Amid a debate pitting insurers against independent auto-glass shops, Florida lawmakers Tuesday started moving forward with a proposal aimed at preventing lawsuits over windshield-damage claims.
The House Insurance & Banking Subcommittee approved a bill (HB 541) that would bar a controversial practice known as “assignment of benefits” that insurers contend fuels lawsuits over claims. Also, the bill would prevent glass shops from offering such things as gift cards and rebates to motorists making claims.
“This measure will help fight fraud and litigation and hopefully move the auto-insurance premiums in the right direction,” bill sponsor Griff Griffitts, R-Panama City Beach, told the House panel.
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But auto-glass shop owners said the bill could put them out of business and that insurers often don’t pay fairly for their work.
“We just want to work hard, we want to be paid a fair rate,” said Bill Camp, owner of At Home Auto Glass in Sarasota and Tallahassee. “We do not want to litigate, at all. I wish that we would never have to litigate again.”
Lawmakers in recent years have considered similar proposals targeting auto-glass claims, but this year’s legislation comes as the House and Senate appear poised to take a series of broad steps to curb lawsuits against businesses and insurance companies.
The Senate Banking and Insurance Committee is scheduled Wednesday to take up an auto-glass bill (SB 1002) that is similar to Griffitts’ proposal. Meanwhile, the full House is slated Thursday to consider a separate, wide-ranging measure (HB 837) to try to reduce litigation.
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Auto-glass shop owners Tuesday described a system similar to the health-care industry, where some doctors are “in network” with insurance companies and others are not. In-network auto glass shops receive referrals from insurers and are paid at lower rates than out-of-network shops, according to the owners.
The debate centers on out-of-network shops, who also compete with large companies such as Safelite AutoGlass.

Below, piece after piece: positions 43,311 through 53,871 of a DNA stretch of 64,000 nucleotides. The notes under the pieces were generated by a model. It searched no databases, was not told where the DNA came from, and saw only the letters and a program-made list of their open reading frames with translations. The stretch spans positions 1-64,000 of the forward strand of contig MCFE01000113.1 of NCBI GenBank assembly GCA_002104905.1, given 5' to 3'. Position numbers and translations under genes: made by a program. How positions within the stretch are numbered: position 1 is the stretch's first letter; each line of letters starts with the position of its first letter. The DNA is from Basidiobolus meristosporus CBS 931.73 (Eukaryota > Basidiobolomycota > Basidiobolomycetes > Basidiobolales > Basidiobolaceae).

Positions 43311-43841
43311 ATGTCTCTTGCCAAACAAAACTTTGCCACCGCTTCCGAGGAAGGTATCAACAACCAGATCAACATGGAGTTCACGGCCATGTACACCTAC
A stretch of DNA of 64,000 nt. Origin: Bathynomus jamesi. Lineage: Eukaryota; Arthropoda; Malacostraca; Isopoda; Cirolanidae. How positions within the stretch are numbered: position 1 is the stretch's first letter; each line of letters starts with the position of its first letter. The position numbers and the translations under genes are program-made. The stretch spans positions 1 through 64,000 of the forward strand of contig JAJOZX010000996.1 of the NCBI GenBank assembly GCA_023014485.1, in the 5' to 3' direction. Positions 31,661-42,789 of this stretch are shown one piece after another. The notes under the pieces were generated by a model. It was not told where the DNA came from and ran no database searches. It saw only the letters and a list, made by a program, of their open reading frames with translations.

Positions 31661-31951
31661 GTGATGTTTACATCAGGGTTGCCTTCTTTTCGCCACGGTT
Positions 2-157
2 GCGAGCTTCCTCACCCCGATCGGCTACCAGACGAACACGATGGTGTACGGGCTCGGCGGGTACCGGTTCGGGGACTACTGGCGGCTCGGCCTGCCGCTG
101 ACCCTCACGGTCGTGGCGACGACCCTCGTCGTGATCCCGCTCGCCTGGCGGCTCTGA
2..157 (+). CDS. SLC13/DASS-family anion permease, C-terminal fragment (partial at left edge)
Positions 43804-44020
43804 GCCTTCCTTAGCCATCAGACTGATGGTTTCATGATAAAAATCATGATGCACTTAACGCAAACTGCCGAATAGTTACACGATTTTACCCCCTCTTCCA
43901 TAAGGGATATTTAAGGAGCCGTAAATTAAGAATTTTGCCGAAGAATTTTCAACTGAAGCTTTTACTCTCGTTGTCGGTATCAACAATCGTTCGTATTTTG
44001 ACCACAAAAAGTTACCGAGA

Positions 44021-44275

In addition to being backed by insurers and business groups such as the Florida Chamber of Commerce and Associated Industries of Florida, Griffitts’ bill has support from state Chief Financial Officer Jimmy Patronis.
Insurance companies have long blamed assignment of benefits for increasing amounts and costs of litigation, with lawmakers in December banning the practice in property-insurance claims.
Assignment of benefits, or AOB, involves policyholders signing over claims to contractors, who then pursue payment from insurers. Contractors argue assigning benefits can help consumers, who might not have experience dealing with insurance companies, and can get claims paid fully.
Mark Delegal, a lobbyist for State Farm Mutual Automobile Insurance Co., pointed Tuesday to a need to do away with assignment of benefits for auto-glass claims and to eliminate incentives for motorists to make claims.
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“These things (assignment of benefits) are often obtained under duress or with a box of steaks,” Delegal said.
But Rob Arnold, of the firm Mr. Auto Glass, said passing the bill would “put the ball in the court of insurance companies where they can stipulate how much we get reimbursed, how much we get paid.”
“Quite simply, if they paid the bill, we wouldn’t be litigating,” he said. “And all we want to do is get paid a fair and reasonable rate.”
Two members of the House panel, however, recounted experiences of being approached about filing unnecessary windshield damage claims.
Rep. Cyndi Stevenson, R-Saint Johns, said she was “solicited in the parking lot of Target to fix my windshield, which had no problem, and they would give me money to do that. So to say there isn’t a real problem is a real insult.”
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